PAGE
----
Monday, September 17, 2007

Distinguished speechwriter offers service

This column has appeared in The Redland Times, Cleveland, Redland Shire, Queensland, Australia. Image of the Alice St facade of Queensland Parliament House courtesy of wikipedia. Robert Hogan:

A SECURITY alarm went off during a recent scan of the Classifieds. An apparent trespasser lurked behind a notice in Positions Wanted.
The ad offered a service to "put words in your mouth".
Media savvy readers immediately will realise this was a red alert. Another journo was on my patch.
Not only that. This intruder had the cheek to put up "in lights" something we talk about in hushed tones over the murmur of a critical public that unfortunately expects sycophantic recording on one hand and tough independence on the other.
After a lifetime spent trying to get people to trust me not to put words in their mouth, I wasn't happy about a wordsmith promoting an image of a journalist doing just that.
But when I finally worked up the courage to dial the number and "have a go" at this brazen wordsmith, who dared to offer a speechwriting service, I heard the name, Robert Hogan, and I remembered how some people need to have words put in their mouths.

ROBERT Hogan, now semi-retired at Victoria Point, was one of the key spin doctors for three Premiers and eight cabinet ministers.
If anyone can put words in people's mouths, it's Robert. Sorry, I ever thought there was an issue in there somewhere. I now realise I certainly "don't need to worry about that".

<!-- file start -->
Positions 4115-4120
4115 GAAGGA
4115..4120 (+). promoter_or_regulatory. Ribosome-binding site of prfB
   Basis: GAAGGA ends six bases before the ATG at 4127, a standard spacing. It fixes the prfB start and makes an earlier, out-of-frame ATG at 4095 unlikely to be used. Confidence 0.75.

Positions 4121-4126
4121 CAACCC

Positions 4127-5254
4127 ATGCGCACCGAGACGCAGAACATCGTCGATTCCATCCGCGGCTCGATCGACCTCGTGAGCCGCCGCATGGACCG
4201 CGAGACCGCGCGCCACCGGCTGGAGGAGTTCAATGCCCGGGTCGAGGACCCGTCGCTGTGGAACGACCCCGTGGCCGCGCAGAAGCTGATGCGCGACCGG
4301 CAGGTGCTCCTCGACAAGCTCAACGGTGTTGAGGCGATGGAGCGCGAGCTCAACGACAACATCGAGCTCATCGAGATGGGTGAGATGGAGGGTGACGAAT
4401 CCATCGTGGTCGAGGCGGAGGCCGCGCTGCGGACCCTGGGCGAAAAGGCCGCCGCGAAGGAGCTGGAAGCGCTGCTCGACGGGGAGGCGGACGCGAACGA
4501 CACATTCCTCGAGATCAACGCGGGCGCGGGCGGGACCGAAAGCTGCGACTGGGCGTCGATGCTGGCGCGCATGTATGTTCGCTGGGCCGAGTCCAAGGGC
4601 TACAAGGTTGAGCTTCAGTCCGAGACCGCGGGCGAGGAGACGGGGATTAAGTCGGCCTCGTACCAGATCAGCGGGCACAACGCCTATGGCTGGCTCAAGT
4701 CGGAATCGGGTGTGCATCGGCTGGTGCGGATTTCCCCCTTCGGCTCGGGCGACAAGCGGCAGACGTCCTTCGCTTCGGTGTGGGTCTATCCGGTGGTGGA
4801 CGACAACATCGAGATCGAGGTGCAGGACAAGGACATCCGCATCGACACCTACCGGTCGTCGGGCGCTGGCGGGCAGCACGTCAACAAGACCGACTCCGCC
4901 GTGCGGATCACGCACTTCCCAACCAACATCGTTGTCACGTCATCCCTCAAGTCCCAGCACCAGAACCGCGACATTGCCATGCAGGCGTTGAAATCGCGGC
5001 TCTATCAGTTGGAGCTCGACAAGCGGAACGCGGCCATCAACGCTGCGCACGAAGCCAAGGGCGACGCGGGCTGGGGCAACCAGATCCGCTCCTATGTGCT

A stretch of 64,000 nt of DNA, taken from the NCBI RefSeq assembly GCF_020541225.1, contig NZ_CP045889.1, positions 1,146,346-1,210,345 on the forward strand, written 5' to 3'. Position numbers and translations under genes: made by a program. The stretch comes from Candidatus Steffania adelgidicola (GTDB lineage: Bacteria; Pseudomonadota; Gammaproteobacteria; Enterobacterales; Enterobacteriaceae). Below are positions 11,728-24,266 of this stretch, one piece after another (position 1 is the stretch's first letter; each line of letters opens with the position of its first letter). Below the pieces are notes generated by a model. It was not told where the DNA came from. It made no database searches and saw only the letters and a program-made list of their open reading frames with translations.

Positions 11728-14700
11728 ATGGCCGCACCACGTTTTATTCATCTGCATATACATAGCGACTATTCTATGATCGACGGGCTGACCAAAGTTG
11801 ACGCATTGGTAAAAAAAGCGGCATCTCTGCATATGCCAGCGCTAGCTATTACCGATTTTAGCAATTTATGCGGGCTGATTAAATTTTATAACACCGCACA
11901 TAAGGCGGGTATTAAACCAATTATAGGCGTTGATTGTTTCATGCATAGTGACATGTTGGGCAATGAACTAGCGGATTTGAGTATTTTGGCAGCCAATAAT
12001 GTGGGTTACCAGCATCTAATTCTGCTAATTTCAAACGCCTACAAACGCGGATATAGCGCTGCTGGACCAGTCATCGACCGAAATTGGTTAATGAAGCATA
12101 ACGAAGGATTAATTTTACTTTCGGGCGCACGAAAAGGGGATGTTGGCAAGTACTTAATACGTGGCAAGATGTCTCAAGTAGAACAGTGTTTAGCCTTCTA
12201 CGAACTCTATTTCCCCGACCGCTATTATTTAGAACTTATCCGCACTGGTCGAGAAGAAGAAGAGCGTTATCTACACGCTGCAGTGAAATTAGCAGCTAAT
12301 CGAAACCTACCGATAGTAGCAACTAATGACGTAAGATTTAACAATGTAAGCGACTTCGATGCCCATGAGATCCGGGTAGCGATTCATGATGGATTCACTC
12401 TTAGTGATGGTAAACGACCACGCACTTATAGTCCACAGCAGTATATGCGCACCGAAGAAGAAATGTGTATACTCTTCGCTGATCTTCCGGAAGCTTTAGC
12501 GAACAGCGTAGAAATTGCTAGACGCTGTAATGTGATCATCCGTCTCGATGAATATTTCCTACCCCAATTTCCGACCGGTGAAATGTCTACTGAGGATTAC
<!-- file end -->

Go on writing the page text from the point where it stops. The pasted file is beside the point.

We can only imagine the tough task that Robert faced when he joined the ranks of government media officers, speechwriters and ministerial advisers after a distinguished career in news reporting and production, including eight years with ABC Queensland radio and television.
He was right behind the grins and snarls on the face of government for a long time and he is unapologetic about putting words in political mouths.

NOW his skills are available to anyone who faces a worrying speech, media release or help with promotional material or annual reports.
But where I sit, I'm checking the for-sale ads for something to write about, trying to find a story lead from the public notices and scanning the job ads.
Actually, that's where this column started.
You may think it's a long way from the important daily news grind where history's made. But it's not that far.
After all, I met Robert Hogan in this marvellous community of classified advertising, didn't I?

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